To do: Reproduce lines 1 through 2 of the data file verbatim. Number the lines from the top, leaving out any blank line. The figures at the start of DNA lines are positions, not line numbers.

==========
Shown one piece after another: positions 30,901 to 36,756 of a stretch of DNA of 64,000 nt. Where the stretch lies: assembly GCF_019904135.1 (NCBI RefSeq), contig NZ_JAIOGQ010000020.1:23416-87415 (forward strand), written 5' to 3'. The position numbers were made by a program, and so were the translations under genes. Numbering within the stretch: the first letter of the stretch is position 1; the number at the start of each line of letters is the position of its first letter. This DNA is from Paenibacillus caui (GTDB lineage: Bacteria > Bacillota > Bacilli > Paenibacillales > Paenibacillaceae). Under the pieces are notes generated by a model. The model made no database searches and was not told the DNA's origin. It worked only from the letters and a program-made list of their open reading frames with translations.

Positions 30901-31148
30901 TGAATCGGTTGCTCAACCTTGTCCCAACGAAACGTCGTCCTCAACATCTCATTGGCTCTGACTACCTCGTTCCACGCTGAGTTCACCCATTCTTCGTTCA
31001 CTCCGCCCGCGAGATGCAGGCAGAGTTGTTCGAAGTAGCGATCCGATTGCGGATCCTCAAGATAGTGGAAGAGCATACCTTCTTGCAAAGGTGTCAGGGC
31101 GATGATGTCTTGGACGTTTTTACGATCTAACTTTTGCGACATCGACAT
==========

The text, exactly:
Shown one piece after another: positions 30,901 to 36,756 of a stretch of DNA of 64,000 nt. Where the stretch lies: assembly GCF_019904135.1 (NCBI RefSeq), contig NZ_JAIOGQ010000020.1:23416-87415 (forward strand), written 5' to 3'. The position numbers were made by a program, and so were the translations under genes. Numbering within the stretch: the first letter of the stretch is position 1; the number at the start of each line of letters is the position of its first letter. This DNA is from Paenibacillus caui (GTDB lineage: Bacteria > Bacillota > Bacilli > Paenibacillales > Paenibacillaceae). Under the pieces are notes generated by a model. The model made no database searches and was not told the DNA's origin. It worked only from the letters and a program-made list of their open reading frames with translations.

Positions 30901-31148